Well, this is no accident. It is God’s way. On the other hand, have you ever seen someone who is not blessed of God, and notices that others are, and constantly becomes more disgruntled with his own position? And as his complaints get louder and his bitterness goes deeper, it seems like his life becomes even more devoid of the blessings of God, until finally, at long last, he has worked himself into a rut of defeatism and excuses from which he never will extricate himself? Or worse yet, he loses out with God and backslides and blames his failures upon everything and everybody except himself.
Some lay the blame upon the “politics of the brethren.” They lay the blame on the fact that “I don’t have the right family name to be anything.” Others insist that they fail because they have not been blessed with education, or natural talent, or gifted abilities to speak, or a hundred other mundane reasons. The real fact of the matter is that they are completely blinded concerning the reasons for their lack of blessings. In the parable, notice that from him who did not have was taken even that which he had! And it was given to him who had the most!
This is how God works. If you want more of His blessings, you must first invest what you have. And the more you invest and gain, the more He gives to you. God will never commit Himself to a servant who is not willing to invest what he already has. The Apostle John made this same observation in his day when he stated in John 2:24, 25, “But Jesus did not commit himself unto them, because he knew all men, and needed not that any should testify of man; for he knew what was in man.”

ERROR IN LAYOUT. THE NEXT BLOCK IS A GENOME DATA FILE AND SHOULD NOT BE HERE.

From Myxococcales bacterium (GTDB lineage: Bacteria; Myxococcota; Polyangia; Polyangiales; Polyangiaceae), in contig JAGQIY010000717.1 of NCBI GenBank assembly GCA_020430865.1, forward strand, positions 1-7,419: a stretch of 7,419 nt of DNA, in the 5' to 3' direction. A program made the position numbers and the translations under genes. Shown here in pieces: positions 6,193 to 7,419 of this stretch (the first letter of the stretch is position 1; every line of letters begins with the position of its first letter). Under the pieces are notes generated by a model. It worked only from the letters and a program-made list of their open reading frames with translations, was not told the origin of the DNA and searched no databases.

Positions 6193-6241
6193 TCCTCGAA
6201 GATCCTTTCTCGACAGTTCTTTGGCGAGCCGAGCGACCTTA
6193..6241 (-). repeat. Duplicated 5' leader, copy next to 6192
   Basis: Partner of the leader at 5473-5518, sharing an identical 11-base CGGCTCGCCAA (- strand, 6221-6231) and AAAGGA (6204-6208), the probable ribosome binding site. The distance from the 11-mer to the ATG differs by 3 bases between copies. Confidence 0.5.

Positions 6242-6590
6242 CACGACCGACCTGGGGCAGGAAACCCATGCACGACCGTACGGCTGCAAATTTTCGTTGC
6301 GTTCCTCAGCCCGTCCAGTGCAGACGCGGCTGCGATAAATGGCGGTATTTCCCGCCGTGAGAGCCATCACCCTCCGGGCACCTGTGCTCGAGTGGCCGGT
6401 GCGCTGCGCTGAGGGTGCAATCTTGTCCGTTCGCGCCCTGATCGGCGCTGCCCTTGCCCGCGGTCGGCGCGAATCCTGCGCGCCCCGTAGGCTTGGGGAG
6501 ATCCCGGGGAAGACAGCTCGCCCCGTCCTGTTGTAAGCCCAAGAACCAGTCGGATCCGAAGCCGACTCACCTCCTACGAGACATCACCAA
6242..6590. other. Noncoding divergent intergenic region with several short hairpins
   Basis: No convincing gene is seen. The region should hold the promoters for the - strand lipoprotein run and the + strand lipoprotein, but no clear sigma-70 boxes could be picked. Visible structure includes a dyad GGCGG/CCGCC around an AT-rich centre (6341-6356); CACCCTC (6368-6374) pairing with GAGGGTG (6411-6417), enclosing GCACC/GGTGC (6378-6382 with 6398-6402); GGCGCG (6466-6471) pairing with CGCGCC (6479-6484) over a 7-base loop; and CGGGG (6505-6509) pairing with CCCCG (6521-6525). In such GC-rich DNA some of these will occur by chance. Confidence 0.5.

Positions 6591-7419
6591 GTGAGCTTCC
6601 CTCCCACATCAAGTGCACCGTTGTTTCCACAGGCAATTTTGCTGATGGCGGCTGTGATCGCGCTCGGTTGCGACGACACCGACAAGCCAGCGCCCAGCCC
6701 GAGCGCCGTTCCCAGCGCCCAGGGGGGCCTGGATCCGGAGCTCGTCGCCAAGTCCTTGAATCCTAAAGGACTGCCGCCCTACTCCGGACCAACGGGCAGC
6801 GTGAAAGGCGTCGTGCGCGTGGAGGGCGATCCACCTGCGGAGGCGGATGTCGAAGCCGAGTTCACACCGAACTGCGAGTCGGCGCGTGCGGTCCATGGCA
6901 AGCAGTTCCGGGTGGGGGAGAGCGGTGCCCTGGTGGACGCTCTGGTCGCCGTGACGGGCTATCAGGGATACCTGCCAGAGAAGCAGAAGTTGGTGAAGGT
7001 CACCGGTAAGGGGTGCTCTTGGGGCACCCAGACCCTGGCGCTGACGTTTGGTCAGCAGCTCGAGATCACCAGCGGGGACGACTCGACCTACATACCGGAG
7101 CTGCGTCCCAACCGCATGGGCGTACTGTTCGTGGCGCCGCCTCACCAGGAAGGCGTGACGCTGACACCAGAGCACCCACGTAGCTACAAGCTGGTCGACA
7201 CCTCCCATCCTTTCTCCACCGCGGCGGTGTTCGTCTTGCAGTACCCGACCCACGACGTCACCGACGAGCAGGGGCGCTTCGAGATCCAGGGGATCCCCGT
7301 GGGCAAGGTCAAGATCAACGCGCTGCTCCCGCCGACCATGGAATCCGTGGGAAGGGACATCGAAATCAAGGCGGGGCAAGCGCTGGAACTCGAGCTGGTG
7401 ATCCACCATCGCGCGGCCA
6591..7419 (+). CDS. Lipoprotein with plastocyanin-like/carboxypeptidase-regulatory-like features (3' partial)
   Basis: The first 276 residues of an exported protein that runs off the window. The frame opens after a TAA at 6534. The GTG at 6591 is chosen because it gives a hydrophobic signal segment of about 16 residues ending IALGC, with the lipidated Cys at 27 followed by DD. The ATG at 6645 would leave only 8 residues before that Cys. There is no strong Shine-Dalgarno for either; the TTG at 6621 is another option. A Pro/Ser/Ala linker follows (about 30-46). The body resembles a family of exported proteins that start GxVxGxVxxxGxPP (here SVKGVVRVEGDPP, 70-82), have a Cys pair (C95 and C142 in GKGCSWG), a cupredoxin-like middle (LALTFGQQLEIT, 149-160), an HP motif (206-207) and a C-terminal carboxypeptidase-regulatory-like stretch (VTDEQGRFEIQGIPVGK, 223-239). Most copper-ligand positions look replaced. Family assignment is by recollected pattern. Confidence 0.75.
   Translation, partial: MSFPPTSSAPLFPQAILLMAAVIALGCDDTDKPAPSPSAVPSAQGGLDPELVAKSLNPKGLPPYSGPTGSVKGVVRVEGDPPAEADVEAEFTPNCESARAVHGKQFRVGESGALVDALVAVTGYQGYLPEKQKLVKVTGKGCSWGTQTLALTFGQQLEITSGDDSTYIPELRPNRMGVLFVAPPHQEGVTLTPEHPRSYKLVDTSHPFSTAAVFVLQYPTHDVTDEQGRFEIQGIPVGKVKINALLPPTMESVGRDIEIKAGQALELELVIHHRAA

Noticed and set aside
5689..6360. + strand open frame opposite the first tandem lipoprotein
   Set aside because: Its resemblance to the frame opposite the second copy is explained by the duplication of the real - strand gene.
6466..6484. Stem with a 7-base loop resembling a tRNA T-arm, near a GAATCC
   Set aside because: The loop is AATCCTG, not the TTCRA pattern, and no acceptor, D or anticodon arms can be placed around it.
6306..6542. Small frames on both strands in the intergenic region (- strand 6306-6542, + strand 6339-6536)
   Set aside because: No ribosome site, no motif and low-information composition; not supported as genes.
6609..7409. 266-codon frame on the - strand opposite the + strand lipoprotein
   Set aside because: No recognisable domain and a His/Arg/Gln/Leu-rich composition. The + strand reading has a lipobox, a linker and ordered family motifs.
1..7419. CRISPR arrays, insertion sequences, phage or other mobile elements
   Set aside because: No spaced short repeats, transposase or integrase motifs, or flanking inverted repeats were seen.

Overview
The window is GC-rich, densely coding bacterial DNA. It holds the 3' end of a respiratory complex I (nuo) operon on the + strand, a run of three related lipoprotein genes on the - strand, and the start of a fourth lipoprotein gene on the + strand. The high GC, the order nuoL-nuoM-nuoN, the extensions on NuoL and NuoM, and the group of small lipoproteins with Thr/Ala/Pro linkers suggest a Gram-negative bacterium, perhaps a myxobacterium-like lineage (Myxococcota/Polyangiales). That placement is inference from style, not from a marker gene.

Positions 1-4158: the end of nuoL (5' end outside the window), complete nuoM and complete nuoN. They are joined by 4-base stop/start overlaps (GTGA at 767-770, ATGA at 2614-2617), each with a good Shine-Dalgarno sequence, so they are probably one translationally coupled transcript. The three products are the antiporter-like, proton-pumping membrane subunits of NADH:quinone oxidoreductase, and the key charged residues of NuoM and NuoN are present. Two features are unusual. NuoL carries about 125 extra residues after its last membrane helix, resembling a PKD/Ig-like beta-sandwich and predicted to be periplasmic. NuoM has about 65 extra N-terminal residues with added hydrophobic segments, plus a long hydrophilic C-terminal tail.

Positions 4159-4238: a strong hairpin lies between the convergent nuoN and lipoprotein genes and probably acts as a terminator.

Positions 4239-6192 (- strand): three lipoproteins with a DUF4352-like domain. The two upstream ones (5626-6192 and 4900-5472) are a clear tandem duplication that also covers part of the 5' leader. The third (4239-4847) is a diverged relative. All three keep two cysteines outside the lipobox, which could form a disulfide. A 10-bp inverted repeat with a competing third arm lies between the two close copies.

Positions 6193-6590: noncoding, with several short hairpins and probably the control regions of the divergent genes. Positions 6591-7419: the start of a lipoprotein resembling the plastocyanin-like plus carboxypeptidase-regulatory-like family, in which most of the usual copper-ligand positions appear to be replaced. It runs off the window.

God expects and demands production. In the church age Christ did not set up His ministry to simply “hold its own,” but rather to go forward and win the lost. To enlarge His kingdom, to further the growth of His Church. To push back the frontiers of Satan. To permeate this world with light. To lead lost men to truth and hope. In fact, Jesus teaches us that being productive brings both the minister and the saints real joy. John 15:5,
“the same bringeth forth much fruit. “
(8) Herein is my Father glorified, that ye bear much fruit; so shall ye be my disciples.”
(11) “These things have I spoken unto you, that my joy might remain in you, and that your joy might be full.”
It is clear from this portion of Scripture that God’s glory abounds only as we bear much fruit. Some would say, “But that means fruit of the spirit, not fruit of winning souls.” This is an invalid argument. Any time the true fruit of the spirit is manifested, souls will be won. Soulwinning is a natural outgrowth of a fruitful spiritual life. We must simply face it—Christ expects and demands of us to bear fruit. However, He never expects us to do anything that He has not empowered us to do. If we are not bearing fruit, we are simply not where we ought to be with Christ. It is time to act! Let us do so now!
This article “What Did He Mean, Occupy Till I Come?” by Nathaniel J. Wilson was excerpted from the book Plain Talk about the Man of God and His Work. March 2011. It may be used for study & research purposes only.